Gov. Gordon visits Evanston

Evanston Mayor Kent Williams (right) speaks to Wyoming Gov. Mark Gordon during a quick visit to Evanston on Tuesday, Aug. 27, at the Strand Theatre. (HERALD PHOTO/Kayne Pyatt)

EVANSTON — Wyoming Gov. Mark Gordon paid a surprise visit to Evanston on Tuesday, Aug. 27, when a small crowd joined the governor at the Strand Theatre to hear his informal comments on the state of Wyoming’s economy and to have a chance to ask him specific questions.

After a warm welcome by Evanston Mayor Kent Williams, Gov. Gordon began by explaining that he had been in Jackson working and decided since he was so close to Evanston, he would take the opportunity to visit. He apologized that there hadn’t been enough time to alert the public.

“This part of the state has always been special to me. I was here when this building, the Strand, had burned. Look at it now, it is phenomenal. It is a great asset. Evanston is a community that knows how to get things done. Also, one of the other nice things about Evanston is that it is a long way from Cheyenne,” Gordon said with a laugh.

Gordon outlined many of the challenges facing the state at this time. He said he is working with the Department of Energy and others on ways to refurbish the Kemmerer coal plant in order to use the coal. “How can we reconstitute and/or refurbish these plants in order to keep men working; should we investigate carbon fiber?” he asked.

He said his administration is working in Gillette to help the 600 miners and direct employees laid off when the mine closed, so they won’t be left empty and can stay in their community. 

“The first lady was in Gillette last week helping to organize a food drive, and we are helping with resources so people don’t lose their homes,” Gordon said.

Handling finances is a huge challenge, he said, adding that he thinks Wyoming Treasurer Curt Meier is doing a wonderful job and was able to generate $20 million to help schools. He admitted it was tough this year to fund education and there is a shortfall. He also said WYDOT had a $150 million shortfall. 

He complimented Sens. Wendy Schuler and Dan Dockstader, who were in the audience, on doing a good job of managing resources and moving on the transparency issue. 

“The economy of Wyoming is a challenge but I like challenges. I grew up on a ranch and learned that you do what you can with what you have,” Gordon said.

Gordon gave an example of when a canal recently burst in Greybull and flooded ranch and farmland. It was a struggle to pay for the $3 million repair with federal and state money. He mentioned the possibility of building a state fund, similar to an insurance policy that ranchers and farmers could pay into, that would handle emergency situations in the future.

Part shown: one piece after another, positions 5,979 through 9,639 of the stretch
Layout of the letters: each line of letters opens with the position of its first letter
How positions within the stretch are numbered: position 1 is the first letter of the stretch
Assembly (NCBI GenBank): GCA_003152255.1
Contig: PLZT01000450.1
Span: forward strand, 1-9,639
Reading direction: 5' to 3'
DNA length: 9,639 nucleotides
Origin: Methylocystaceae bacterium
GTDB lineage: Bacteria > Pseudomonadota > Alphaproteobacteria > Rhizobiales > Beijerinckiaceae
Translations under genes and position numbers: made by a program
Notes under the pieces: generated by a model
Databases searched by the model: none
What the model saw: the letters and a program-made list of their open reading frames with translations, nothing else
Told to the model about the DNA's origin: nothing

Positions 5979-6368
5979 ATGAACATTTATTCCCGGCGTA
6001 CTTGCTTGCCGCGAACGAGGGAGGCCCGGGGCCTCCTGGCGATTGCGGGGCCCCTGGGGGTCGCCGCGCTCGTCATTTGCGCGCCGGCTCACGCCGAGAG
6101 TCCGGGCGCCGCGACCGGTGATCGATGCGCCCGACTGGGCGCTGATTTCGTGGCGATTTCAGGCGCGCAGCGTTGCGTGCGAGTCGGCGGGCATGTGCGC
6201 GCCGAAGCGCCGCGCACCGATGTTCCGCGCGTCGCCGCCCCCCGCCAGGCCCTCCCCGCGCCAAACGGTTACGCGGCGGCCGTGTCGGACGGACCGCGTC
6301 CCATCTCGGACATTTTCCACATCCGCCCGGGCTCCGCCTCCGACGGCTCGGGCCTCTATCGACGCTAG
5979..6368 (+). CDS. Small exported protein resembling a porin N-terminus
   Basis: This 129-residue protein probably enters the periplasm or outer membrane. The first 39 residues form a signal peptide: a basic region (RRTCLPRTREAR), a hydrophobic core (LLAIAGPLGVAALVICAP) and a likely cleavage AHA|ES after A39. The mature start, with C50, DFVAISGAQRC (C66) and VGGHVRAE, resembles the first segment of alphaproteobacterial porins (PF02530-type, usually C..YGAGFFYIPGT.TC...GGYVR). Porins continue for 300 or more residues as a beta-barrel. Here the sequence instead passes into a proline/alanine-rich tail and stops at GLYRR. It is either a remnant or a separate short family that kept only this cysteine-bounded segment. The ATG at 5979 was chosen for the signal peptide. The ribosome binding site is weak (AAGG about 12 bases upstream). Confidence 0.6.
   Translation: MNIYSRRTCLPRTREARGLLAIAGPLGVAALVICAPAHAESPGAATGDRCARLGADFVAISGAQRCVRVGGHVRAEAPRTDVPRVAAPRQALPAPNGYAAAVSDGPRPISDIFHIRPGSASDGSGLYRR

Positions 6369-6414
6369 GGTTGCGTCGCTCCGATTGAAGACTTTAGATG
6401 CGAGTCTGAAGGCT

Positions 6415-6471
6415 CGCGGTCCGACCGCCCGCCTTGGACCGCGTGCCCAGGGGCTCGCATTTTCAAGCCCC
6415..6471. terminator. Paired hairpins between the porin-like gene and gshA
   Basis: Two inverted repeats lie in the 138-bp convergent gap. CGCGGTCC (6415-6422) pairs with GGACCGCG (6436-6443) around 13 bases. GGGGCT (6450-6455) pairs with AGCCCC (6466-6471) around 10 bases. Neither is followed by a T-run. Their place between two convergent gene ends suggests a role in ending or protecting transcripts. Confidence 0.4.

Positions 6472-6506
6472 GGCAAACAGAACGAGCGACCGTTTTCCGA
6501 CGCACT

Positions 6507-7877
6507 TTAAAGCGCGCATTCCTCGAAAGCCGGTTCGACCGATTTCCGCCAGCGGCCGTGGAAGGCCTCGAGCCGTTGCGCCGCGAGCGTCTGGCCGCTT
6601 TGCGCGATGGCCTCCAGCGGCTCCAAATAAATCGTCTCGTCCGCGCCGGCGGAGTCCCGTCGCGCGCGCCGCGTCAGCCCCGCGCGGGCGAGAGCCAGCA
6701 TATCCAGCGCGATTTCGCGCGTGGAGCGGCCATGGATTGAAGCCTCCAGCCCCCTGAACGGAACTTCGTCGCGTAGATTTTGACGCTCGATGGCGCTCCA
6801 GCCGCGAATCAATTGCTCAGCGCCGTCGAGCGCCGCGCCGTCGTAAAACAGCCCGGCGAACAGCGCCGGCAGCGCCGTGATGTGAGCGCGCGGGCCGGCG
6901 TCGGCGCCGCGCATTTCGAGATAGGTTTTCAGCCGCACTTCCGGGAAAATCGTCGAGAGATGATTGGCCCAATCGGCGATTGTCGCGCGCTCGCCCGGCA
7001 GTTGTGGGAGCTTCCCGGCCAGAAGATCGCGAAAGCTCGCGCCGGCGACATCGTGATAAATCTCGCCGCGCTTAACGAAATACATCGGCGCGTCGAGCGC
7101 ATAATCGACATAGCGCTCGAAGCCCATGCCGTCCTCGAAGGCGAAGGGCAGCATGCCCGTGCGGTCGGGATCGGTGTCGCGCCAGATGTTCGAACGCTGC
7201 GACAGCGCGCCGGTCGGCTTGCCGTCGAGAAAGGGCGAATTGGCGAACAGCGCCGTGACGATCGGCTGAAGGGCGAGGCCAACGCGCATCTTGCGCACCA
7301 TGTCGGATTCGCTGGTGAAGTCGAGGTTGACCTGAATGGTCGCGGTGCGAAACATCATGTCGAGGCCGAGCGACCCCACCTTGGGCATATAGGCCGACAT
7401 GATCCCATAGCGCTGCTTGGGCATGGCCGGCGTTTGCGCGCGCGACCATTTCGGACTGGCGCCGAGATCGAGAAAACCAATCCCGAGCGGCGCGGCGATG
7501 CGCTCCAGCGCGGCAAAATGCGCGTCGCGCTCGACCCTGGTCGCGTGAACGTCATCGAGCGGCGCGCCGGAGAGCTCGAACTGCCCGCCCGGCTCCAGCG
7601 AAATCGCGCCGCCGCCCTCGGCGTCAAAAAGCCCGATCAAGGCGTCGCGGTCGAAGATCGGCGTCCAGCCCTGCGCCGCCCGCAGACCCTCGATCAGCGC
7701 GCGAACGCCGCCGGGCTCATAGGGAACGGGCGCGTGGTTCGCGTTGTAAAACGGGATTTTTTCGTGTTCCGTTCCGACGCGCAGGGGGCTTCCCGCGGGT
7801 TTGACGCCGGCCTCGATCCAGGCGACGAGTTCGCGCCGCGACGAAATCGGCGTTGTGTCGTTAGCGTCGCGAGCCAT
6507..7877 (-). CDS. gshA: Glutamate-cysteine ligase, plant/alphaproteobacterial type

Other challenges Gordon mentioned were climate change, transparency of government offices, infrastructure, forestry, how to use the old historic State Hospital buildings and diversification. He said they are working on all of those challenges and how best to grow the economy without endangering the benefits of the State.

The governor then asked for questions from the audience. A variety of concerns were addressed, including education funding; the governor agreed that more funding is needed. He said that in order to attract new businesses and families we need good support for K through 12. 

Use of the old State Hospital buildings was a concern and Mayor Williams asked if the State would be providing any assistance for the renovation of those buildings. Gov. Gordon responded by giving the example of the people in Buffalo who saved an old state building by raising the money and working together as a community.

“Communities need to understand what it takes and, yes, there will be discussions on the buildings. That is part of the reason I am here. We toured the new buildings at the State Hospital this morning and the construction is coming along and I’m pleased with the progress. I’m going to fight hard to support communities,” Gordon said.

Responding to a question from Herald Publisher Mark Tesoro regarding how he would rate his office for transparency, Gov. Gordon said, “At this point I think we rate a B grade but we are working on setting up a website so the public will be able to see records. It is probably a year away before it will be totally complete. The current reports from the Transparency Commission show that we are still ranked an F, but it also states that we are moving towards a B. The legislature passed a law last year that the State has to have an ombudsman to handle public record requests. I am interviewing someone tomorrow for that position and feel very positive about the person.”

When Gordon discussed diversifying the economy and answered questions about recruiting new businesses to Wyoming, he said the main attraction is our good regulatory environment and low taxes. 

Mayor Williams asked about consensus funds and if the Governor was looking at bringing those back to help communities. Gordon said he is definitely looking at that possibility.


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